Mahuta’s admission sparked a vociferous debate over New Zealand’s stance toward China, during which Ardern was called the “West’s woke weak link” by a British journalist and an Australian TV program asked whether New Zealand was becoming “New Xi-Land.”
Ardern and Australian Prime Minister Scott Morrison tried to paper over the apparent differences of opinion with a carefully choreographed summit in Queenstown at the end of May 2021.
But questions resurfaced in September when the new AUKUSA alliance between Australia, the United Kingdom, and United States was announced – and Ardern revealed she had not been consulted about it.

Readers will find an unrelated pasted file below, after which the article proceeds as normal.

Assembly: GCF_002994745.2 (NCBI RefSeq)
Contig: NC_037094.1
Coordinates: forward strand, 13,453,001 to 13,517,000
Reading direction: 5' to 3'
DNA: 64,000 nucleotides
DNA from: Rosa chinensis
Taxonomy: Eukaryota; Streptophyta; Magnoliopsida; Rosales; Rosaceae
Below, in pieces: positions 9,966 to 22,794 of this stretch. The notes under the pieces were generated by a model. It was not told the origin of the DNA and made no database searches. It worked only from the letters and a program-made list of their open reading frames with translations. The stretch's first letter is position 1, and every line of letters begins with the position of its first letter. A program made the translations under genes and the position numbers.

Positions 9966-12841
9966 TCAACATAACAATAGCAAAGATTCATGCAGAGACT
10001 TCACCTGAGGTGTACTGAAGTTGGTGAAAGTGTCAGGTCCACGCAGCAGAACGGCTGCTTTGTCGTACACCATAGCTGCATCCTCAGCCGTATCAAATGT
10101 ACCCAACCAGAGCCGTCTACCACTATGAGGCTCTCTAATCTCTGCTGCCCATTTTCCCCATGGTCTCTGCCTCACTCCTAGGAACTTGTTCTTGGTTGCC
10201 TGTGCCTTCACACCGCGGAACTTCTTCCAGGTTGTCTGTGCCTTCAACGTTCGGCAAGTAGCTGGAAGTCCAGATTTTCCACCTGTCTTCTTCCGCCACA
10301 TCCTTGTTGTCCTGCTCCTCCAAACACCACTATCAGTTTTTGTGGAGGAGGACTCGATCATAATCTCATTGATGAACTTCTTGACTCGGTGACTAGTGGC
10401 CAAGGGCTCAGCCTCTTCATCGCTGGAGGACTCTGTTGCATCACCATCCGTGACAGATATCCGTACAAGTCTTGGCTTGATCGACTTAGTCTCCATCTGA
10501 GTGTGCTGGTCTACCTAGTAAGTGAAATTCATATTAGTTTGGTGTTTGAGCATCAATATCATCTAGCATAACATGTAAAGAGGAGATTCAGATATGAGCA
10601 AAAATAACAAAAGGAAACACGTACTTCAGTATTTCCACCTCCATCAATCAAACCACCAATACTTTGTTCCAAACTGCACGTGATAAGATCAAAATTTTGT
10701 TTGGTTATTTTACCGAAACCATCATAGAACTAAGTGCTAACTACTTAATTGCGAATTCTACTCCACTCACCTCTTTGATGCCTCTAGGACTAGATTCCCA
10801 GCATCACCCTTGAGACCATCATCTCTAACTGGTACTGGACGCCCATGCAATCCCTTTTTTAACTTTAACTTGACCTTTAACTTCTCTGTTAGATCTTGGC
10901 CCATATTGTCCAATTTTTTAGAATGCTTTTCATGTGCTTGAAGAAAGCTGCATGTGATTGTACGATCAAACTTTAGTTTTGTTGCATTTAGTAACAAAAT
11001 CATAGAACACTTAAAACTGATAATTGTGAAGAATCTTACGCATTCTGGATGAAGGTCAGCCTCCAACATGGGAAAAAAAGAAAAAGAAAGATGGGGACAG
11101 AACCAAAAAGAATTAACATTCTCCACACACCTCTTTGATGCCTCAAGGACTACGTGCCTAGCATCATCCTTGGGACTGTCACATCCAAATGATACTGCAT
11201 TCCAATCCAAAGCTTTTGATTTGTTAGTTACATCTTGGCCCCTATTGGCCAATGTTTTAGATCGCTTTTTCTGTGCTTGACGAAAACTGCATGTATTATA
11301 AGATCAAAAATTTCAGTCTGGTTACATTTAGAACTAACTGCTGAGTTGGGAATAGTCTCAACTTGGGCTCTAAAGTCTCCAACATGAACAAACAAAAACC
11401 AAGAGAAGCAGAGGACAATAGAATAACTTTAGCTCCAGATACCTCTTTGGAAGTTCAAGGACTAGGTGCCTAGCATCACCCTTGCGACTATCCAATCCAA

Fast-forward to 2022 and New Zealand is finding common cause with the West over Ukraine.
Ardern announced on Monday – at the same post-Cabinet press conference at which she criticized the China-Solomons deal – that New Zealand would send nine New Zealand Defense Force members to the United Kingdom and Belgium to assist with the Ukraine war effort.
In numbers terms, the contribution is tiny – even by New Zealand standards. New Zealand’s contributions from 2015 onward to NATO’s Resolute Support Mission in Afghanistan and the “Defeat ISIS” coalition in Iraq and Syria were much larger. Nevertheless, the symbolism of New Zealand sending military personnel to Europe is still highly significant. Now the threshold has been crossed, the exact numbers and configuration can always be modified later, as was often done with New Zealand’s contributions in Afghanistan.
The dispatch of the NZDF personnel is Ardern’s fourth announcement on support for Ukraine in as many weeks, following previous statements on sanctions, humanitarian visas, and the supply of defensive military equipment.